Luke, one of the sub-dealers, is stacking up empty boxes to be reused.

Luke, one of the sub-dealers, is stacking up empty boxes to be reused.

The gully washed into the first grower's field as a result of the massive rains.

The gully washed into the first grower’s field as a result of the massive rains.

Hello and Introduction to Quails-R-Us…Plus!

Hi everyone!  I’m Lauren, a rising senior studying sustainable agriculture.  Sustainable agriculture is a huge field, but my interests lie primarily in management intensive grazing, consumer education, and economic ornithology.  I’m interning this summer on a small family farm in northeastern Pennsylvania that produces a variety of animal products.  Quails-R-Us…Plus is only about five years old and is run by Rick and Linda Franciosa.  The farm is still very much in the transition stage, but business is growing every year.  This is the first year they’ve had an intern, so my job description is very fluid.  Basically I help out wherever I’m needed, giving advice when I’m asked and learning a lot.084

Quails-R-Us…Plus, or Q-R-US for short, has its origins in poultry.  Rick and Linda both have many decades experience in live poultry markets in New York City.  The farm started off raising tens of thousands of live quail, and has slowly morphed into its current form.  Now we raise natural and organic Cornish Cross meat chickens, Coturnix quail for meat and eggs, Red Sexlink layers, Broad-breasted White Turkey, guineafowl, mixed breed pigs, mixed breed goats, mixed breed sheep, and rabbits.  Also raised are Bobwhite quail and Chukar partridge for hunting.

Q-R-US has a finger in many pots.  We sell direct to restaurants, we sell to whole-sellers, we contribute to two different CSA’s (community supported agriculture), we take orders from customers, and we go to seven different farmer’s markets a week.  We often butcher chickens raised by others, for a fee.  There are a host of pets that need care as well: dogs, cats, doves, donkeys, geese, a horse, a ferret, two cockatiels, and a pot-bellied pig.  Every day is different, bringing new challenges and new opportunities to learn.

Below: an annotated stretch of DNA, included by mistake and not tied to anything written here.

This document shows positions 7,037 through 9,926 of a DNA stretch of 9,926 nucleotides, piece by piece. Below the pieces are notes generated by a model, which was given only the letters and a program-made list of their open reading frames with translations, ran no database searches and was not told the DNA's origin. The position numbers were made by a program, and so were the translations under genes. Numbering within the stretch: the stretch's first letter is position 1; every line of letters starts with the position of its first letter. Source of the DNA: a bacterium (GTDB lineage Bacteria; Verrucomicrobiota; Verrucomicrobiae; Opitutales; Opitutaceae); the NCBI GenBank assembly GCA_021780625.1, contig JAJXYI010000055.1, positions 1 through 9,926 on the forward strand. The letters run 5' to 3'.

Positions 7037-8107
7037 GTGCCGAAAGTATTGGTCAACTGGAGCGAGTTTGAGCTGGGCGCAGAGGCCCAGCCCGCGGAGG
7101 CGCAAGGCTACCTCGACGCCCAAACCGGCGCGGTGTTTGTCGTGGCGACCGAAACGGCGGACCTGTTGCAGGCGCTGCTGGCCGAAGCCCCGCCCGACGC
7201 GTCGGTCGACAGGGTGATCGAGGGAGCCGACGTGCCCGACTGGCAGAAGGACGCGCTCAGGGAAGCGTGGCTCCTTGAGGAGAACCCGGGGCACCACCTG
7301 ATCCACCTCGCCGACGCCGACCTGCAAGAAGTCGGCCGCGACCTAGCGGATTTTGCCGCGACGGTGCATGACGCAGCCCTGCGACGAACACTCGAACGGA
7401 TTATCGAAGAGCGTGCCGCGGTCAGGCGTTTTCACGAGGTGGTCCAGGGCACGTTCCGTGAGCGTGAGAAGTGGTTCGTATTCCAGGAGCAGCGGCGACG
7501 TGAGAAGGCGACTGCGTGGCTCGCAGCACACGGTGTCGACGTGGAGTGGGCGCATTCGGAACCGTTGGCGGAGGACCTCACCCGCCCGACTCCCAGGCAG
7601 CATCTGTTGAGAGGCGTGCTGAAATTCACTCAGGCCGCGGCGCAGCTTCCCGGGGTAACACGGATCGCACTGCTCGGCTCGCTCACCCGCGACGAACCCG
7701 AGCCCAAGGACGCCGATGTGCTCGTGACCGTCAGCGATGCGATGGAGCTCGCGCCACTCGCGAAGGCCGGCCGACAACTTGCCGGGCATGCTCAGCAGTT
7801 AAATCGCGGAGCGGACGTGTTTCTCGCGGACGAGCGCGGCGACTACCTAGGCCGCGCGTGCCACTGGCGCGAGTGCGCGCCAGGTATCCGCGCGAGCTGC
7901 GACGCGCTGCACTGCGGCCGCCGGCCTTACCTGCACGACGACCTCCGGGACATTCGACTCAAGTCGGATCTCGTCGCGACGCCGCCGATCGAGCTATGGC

A partridge chick…so tiny!

I live on farm, beginning each day around eight in the morning and working until six.  Rick and Linda’s daughters occasionally help out, and there is a farmhand Ramone.  We butcher three days a week, and I spend all day Sunday at one of our markets. So far during my four weeks here, I’ve helped with shearing, given vaccinations, installed new fencing, given a dog a haircut, coaxed layers out onto pasture, held impossibly tiny quail chicks, and untangled a kid from Electronet.  I’m now quite proficient at bottle-feeding lambs, collecting eggs, gutting chickens, and filling customer orders…not bad for someone who’s spent her whole life in the suburbs!  I’m learning a ton, and most of it is random tidbits and insights you’d never find in a textbook.  The kind of learning that only comes from hands-on experience, which is of course the very point of the internship requirement.  My only given task for the summer is to build the business a website, a process I’m very much enjoying despite its surprising difficulty.

I am surrounded by Cornell alumni.  Rick is a Class of ’82 animal science alum, and Q-R-US does a lot of partnering with Twin Brook Farms down the road, managed by Class of 2010 ag sci alum Cassie and her husband Erik, Class of 2010 natural resources.  When I wear my Cornell shirts to markets, many customers comment on how beautiful Ithaca is, or how great their education at Cornell was.  It makes me so thankful for my Cornell community.  I can’t wait to continue to learn from my mentors!

Week 2: Surveys and Scouting

This was another great week at the LIHREC. I began working on the project looking to determine the barriers to broccoli production on long island by surveying a few growers on their current production practices and their growing preferences. Growers were eager to answer my questions and very interested in the Eastern Broccoli Project. I was even rewarded with a few quarts of strawberries at one farm!  In addition to surveying, I worked on-site at the research station assisting with research trials. Finally, I participated in crop scouting of a large variety of crops. Looking forward to what next week holds for me.


Skip to toolbar